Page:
When your child pulls the latest thing down off the shelf and throws the toy across the room and your patience is worn thin. Your child is not "behaving" as you think they should.
You are exhausted from everything else in your life and this just feels like an attack against you from the world. What should you do?
First of all - take a time out. Not putting your child in a corner kind of time out. No, take a moment to take a deep breath and muster all that you can to move through the sitation and then stop to realize.
When there is a problem, there is pain.
Let me put it in the adult way for you. Which time are you more likely to respond in a calm manner to someone? On the day you are happy, praised at work, complimented by your family, and generally feeling relaxed - are you likely to yell at someone for no apparent reason? Now imagine you drive through a big traffic jam, your dog just threw up on the floor, your boss is making unreasonable demands and someone else is yelling at you. How much more likely are you to argue with someone when they happen to call you out of the blue? You really aren't mad at that person, but they might get the brunt of your frustration with life.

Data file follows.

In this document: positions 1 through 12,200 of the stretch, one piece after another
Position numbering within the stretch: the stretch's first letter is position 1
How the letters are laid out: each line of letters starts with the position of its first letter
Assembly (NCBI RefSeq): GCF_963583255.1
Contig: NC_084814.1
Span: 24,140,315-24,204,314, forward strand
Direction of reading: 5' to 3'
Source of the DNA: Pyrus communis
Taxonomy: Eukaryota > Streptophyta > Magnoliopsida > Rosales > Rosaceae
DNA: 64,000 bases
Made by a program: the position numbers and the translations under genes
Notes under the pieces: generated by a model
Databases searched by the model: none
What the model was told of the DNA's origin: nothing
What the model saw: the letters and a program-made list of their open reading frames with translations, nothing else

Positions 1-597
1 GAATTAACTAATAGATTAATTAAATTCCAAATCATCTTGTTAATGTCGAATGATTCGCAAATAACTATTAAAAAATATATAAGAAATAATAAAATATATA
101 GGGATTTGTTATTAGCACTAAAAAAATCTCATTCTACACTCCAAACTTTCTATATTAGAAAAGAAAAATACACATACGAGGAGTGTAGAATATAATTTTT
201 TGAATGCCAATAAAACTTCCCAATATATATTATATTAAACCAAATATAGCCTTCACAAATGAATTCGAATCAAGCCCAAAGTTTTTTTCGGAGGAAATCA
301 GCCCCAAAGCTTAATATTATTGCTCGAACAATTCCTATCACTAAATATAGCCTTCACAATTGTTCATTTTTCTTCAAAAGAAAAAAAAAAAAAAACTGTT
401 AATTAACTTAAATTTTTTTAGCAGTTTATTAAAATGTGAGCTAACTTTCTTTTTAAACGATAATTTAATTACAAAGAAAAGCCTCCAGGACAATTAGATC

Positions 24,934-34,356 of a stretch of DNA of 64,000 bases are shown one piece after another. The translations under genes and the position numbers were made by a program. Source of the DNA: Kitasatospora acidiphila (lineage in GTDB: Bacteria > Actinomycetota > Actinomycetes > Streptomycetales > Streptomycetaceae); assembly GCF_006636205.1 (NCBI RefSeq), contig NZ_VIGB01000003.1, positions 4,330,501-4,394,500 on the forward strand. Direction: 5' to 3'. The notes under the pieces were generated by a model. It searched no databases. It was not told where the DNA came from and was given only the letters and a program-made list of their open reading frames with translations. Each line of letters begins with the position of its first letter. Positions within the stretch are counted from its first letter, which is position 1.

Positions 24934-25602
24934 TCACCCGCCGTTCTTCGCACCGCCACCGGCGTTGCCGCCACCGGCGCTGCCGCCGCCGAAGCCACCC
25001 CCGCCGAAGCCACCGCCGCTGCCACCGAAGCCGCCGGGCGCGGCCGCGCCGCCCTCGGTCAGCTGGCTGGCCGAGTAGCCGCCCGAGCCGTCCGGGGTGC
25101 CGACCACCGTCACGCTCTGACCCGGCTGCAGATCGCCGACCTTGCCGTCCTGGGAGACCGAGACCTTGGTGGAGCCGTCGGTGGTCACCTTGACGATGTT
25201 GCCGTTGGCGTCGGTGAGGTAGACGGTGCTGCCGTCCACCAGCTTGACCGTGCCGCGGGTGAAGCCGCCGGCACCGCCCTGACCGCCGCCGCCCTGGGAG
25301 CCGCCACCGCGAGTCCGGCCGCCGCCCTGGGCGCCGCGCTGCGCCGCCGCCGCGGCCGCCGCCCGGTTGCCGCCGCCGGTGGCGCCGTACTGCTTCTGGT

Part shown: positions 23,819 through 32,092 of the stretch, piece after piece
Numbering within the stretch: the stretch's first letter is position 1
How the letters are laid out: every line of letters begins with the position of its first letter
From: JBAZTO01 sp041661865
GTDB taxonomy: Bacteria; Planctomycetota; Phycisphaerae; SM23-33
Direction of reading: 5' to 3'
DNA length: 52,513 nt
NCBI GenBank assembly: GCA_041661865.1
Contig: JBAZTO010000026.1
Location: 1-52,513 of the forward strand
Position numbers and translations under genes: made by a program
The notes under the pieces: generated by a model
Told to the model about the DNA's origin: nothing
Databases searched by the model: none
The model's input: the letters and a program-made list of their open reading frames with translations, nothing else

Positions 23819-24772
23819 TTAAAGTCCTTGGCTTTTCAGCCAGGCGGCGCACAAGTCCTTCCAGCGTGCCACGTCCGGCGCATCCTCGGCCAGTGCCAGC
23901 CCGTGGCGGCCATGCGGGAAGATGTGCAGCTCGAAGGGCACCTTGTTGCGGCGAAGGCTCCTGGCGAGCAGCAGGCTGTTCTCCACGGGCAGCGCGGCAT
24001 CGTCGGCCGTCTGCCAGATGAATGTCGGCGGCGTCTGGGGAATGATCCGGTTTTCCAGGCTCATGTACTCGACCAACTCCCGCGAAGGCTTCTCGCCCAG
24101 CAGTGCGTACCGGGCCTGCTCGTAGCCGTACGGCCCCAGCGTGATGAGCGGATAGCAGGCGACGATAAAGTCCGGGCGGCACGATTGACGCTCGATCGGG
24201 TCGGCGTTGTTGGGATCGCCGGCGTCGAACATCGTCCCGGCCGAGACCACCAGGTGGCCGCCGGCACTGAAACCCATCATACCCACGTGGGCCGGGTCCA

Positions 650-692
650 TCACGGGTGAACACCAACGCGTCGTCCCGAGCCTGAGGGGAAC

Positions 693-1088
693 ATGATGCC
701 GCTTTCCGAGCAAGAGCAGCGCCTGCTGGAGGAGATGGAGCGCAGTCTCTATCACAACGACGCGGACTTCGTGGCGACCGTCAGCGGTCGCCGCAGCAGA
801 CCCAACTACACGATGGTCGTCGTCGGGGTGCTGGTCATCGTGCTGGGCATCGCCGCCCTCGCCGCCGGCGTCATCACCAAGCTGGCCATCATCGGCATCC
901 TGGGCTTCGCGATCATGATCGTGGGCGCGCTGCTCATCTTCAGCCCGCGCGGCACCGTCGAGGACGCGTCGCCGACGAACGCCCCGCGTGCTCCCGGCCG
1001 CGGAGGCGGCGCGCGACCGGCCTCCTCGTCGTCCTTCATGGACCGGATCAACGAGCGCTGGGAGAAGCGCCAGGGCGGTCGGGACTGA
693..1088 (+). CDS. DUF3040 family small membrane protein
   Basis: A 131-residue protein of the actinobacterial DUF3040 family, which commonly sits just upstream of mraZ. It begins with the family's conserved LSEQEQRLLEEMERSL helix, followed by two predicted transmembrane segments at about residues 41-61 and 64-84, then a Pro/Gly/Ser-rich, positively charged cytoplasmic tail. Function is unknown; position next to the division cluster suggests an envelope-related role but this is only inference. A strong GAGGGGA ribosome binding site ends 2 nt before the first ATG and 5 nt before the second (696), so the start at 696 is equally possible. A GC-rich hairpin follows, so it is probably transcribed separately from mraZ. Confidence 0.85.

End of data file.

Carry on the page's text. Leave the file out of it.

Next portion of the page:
So, remember that your child is a little person who can't always sort out why they are hurting and articulate it. So, when they are acting out or causing behavior that is not desirable, can you look for what is the underlying need or hurt that needs to be addressed?
The more you tune out when your kids are trying to share with you, the more that your kids will tune you out.
So take time to connect with your child, listen to your child, and play together. Then from that space, you can work together to shape behavior.
When my child had a toothache, there was a lot of crazy behavior and acting out. It took me quite awhile to keep asking questions and trying to figure out what was going on. When we finally got to the dentist and realized there were two cavities that needed filling, I started to understand why all the crazy behavior.
So, when you are struggling with your child. Stop to ask if there is pain that needs to be solved? Is there hunger or hurt or emotional needs unfulfilled? When we keep an open heart, we allow our children to guide themselves and us to a place where we can be of best help to them.
Do you need more positive books to share with your kids? Check out the first book of the Gender Rainbow series - Can’t Transitions to Can: With a Friend Who’s True Blue.